You wouldn't believe the number of people (BOTH type 1 and type 2 DM) I see in my work who give insulin without ever checking BG. "I just eyeball it" or "I just go by how I feel" or "I can always tell what my bloodsugar is."
    I don't know what kind of insulin this guy uses, but you can still get NPH and Regular insulin without a Rx. Insulin syringes are another matter though.

    Remind him also that before the kidneys go, theres sexual impotence & blindness.
  5. by   caliotter3
    When I was jobless, homeless, with no money, and in need of medical care, I went to the billing dept. of the county hospital and asked questions. I was told that I could apply to their "Ability to Pay Program". Fill out paperwork, and go on sliding scale billing. What surprised me was how nice the lady was and her telling me that a lot more people go on these programs than the general public would think. It is not just medicaid eligibility or nothing. Other options are available. From your post, I can tell you have your hands full with your friend. Good luck in helping him to help himself with his health.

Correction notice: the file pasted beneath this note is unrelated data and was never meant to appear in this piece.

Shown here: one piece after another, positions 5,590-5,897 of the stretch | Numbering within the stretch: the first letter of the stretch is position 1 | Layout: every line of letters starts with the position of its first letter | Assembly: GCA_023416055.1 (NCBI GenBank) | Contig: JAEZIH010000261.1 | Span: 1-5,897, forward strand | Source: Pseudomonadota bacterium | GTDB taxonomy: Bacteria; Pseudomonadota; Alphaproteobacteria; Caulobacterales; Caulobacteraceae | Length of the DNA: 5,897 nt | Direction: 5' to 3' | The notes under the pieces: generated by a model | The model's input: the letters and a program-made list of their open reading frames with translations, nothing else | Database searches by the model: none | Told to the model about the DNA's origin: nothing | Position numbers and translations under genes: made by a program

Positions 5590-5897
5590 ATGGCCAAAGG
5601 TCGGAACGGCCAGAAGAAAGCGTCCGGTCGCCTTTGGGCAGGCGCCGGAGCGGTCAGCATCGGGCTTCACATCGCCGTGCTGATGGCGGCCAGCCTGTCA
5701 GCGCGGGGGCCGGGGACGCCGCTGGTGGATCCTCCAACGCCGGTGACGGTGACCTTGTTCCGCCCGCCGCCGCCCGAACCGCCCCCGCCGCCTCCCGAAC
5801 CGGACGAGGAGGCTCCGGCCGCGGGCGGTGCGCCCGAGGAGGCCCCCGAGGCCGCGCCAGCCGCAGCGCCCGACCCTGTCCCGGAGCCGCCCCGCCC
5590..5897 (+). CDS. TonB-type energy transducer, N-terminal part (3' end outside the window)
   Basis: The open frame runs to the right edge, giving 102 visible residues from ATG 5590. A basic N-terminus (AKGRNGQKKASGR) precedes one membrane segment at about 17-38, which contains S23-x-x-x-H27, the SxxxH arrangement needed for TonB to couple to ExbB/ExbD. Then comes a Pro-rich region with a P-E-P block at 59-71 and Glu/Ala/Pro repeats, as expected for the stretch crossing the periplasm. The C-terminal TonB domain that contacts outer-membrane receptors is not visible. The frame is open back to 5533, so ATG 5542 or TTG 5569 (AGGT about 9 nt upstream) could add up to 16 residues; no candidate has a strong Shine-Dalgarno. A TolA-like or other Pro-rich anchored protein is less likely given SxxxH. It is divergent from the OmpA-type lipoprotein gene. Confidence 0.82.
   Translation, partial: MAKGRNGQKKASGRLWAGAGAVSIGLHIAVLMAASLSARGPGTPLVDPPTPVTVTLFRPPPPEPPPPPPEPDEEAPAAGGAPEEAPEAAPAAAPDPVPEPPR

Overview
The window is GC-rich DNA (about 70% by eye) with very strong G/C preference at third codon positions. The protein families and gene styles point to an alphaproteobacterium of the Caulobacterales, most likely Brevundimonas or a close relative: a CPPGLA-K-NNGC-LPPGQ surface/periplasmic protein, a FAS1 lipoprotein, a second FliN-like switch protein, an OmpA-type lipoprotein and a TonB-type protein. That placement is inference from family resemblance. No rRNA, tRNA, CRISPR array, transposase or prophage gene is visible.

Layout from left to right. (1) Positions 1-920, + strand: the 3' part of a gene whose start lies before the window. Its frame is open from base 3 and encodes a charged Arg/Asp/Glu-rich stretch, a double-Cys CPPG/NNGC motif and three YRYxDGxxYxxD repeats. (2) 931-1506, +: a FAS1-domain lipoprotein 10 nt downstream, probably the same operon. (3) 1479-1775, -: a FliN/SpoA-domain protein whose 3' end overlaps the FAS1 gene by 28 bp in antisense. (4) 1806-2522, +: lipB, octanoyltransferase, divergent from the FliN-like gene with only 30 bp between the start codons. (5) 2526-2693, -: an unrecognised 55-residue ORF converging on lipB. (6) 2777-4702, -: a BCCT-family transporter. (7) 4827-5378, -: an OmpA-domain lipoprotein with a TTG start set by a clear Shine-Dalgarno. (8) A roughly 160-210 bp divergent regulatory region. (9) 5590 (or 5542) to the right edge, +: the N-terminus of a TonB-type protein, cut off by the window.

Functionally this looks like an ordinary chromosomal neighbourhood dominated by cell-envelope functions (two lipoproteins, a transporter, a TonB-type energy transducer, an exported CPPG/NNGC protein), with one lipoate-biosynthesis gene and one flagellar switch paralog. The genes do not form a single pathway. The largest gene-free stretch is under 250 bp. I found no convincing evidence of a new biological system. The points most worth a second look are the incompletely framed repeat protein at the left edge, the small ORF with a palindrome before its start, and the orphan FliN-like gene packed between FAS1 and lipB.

6. by   celery
    What is the relationship between diabetes and dental care? I am curious...I've not heard before.

    Thanks!! Celery
  7. by   purple1953reading
    Owning a home does not negate his eligibility for Medicaid. As he does not live in his home,but owns it, the ones lving there should be paying rent. That could be a source of income. Medicaid usually lets them own a house, and car, but has a set limit for cash assets, like 1200-2000. BUT if he has enough money to not qualify, he had enough to make payments on his medical bills. Before nursing I was credit manager for our clinic. There are programs like Hill BUrton where they can qualify, where the state has provided the hosp funds for building or whatever, in return the hosp. gives free care to patients without ins. or money. BUT the hospital will send to credit and collection. They will investigate and see if he has the ability to pay, and take him to court, where he will have to sign repayment or be found guilty and forced to pay through court. IF he does not comply, the company can get the court to go after his assets, freeze all monies in accounts, etc. YOU cannot make him responsible, but the courts will eventually. Health ins. will probably be too expensive with preexisting conditions. IF his Diabetes is disabling, he might be able to qualify for disability, medicare, etc. Medicare supplements cannot have pre existing disqualifcations.